Since soapstone is totally non-porous, it’s also incredibly sanitary. There are no little nooks and crannies for bacteria to work their way into, so soapstone harbors far less illness-carrying ick than most countertop options. And, since it’s chemically inert, you can clean your soapstone counters with any cleaning products to wipe away any germs and gunk sitting on them. This combination of non-porousness and being chemically inert makes soapstone an incredibly low-maintenance option for stone countertops.
The other big benefit that many don’t know is that soapstone is a bit softer than quartz or granite — and while that may sound like a con, it’s actually a big benefit. Soapstone is a metamorphic rock, so one comprised of a variety of different minerals. This gives it a bit more of a hardness range than either quartz or granite. However, construction-grade soapstone, the kind that is used for counters and other around-the-home purposes, generally falls around 5.5-6.5 on the Mohs Hardness Scale, which isn’t much softer than either quartz or granite. Basically, soapstone is still plenty hard, but it’s just soft enough that it’s less brittle than granite or quartz. This means it can be more easily cut, and can often be installed in larger pieces, so you’ll enjoy fewer seams. Even better, because it requires less effort to quarry and cut down to size, this makes soapstone less expensive than other stone countertop options — without sacrificing quality or long-term durability.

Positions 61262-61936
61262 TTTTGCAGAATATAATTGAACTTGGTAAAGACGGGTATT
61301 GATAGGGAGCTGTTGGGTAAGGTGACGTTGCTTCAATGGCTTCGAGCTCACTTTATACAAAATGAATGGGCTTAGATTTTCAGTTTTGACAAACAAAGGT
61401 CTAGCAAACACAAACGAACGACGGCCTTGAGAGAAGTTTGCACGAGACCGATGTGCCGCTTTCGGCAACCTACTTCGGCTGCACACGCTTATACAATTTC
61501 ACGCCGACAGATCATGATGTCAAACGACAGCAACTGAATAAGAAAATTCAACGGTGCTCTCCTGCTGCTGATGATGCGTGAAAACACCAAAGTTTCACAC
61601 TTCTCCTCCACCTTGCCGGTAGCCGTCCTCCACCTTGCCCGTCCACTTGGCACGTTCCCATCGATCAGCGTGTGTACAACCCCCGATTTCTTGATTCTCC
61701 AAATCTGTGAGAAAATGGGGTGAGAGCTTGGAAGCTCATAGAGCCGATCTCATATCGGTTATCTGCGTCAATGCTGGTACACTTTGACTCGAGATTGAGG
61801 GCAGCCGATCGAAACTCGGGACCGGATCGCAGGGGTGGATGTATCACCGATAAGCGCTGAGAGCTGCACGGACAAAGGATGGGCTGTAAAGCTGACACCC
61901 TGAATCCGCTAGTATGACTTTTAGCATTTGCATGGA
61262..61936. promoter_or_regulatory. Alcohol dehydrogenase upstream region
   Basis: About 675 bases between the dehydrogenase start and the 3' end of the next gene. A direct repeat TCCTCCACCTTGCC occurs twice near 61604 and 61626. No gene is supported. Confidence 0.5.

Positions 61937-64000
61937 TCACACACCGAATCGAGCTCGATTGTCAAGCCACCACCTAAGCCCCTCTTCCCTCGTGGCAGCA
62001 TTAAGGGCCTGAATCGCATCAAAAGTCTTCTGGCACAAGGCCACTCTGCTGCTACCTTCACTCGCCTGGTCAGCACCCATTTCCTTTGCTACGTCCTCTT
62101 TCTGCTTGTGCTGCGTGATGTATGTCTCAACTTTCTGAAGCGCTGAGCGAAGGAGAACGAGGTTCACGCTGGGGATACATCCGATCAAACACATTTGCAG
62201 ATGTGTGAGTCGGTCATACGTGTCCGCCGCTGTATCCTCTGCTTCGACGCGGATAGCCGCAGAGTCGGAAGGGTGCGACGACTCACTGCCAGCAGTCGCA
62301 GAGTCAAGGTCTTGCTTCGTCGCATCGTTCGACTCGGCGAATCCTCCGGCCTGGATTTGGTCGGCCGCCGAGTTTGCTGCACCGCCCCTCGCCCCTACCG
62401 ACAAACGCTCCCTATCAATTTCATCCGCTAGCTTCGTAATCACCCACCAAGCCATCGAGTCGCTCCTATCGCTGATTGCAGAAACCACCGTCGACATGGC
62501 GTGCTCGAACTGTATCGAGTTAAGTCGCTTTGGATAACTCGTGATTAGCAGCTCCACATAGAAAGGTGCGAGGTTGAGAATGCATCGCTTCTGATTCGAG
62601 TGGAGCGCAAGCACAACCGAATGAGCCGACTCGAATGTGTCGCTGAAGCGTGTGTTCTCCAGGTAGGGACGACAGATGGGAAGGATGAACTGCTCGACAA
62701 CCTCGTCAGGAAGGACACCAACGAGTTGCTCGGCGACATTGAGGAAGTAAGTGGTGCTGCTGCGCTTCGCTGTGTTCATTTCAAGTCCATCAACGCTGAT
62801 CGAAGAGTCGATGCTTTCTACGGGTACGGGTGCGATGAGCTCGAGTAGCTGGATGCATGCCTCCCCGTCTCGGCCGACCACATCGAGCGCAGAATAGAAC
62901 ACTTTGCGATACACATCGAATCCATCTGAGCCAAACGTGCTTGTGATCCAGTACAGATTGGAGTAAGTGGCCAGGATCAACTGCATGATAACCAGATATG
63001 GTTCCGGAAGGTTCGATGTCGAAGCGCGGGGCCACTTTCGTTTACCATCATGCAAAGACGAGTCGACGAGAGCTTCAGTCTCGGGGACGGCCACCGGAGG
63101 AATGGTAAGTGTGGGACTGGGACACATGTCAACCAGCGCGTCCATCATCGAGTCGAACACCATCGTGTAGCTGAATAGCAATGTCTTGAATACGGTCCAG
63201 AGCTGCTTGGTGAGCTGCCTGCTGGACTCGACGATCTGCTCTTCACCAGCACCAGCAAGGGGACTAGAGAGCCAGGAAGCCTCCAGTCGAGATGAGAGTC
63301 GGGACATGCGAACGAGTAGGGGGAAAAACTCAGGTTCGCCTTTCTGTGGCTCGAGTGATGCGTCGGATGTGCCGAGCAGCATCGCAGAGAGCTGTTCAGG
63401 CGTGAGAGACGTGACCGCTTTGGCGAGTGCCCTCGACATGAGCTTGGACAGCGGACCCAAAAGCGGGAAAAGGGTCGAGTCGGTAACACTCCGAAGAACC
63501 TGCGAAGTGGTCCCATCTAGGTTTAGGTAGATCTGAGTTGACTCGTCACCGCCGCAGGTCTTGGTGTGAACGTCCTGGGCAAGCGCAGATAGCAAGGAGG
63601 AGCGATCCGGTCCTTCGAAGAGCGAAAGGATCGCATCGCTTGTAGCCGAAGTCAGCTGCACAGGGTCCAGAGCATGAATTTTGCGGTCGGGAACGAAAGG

When it comes to soapstone, there aren’t many downsides. It’s easy to clean, durable, and really low-maintenance — which covers a lot of the deficiencies in other stone countertop options. The hardness can be a concern for some, and it’s true that soapstone is softer than granite or quartz. You can expect for some small scuffs to form over time. That’s what gives soapstone its unique patina. However, it’s also soft enough that you can buff out those nicks with a fine-grit sandpaper if you want a perfectly polished surface.
The other concern commonly raised about soapstone is the lack of color. Soapstone is typically a darker stone, but like the other stone countertop options, it comes in a range of colors and patterns. No two slabs will be exactly alike, and you can bring out more color and pattern by oiling the surface on occasion.
Overall, soapstone is an ideal choice as a granite alternative — and in its own right — because of all the benefits it offers. If you’re ready to outfit your California home with beautiful, durable soapstone counters, get started with your local pros. Connect with Dorado Soapstone to learn more today!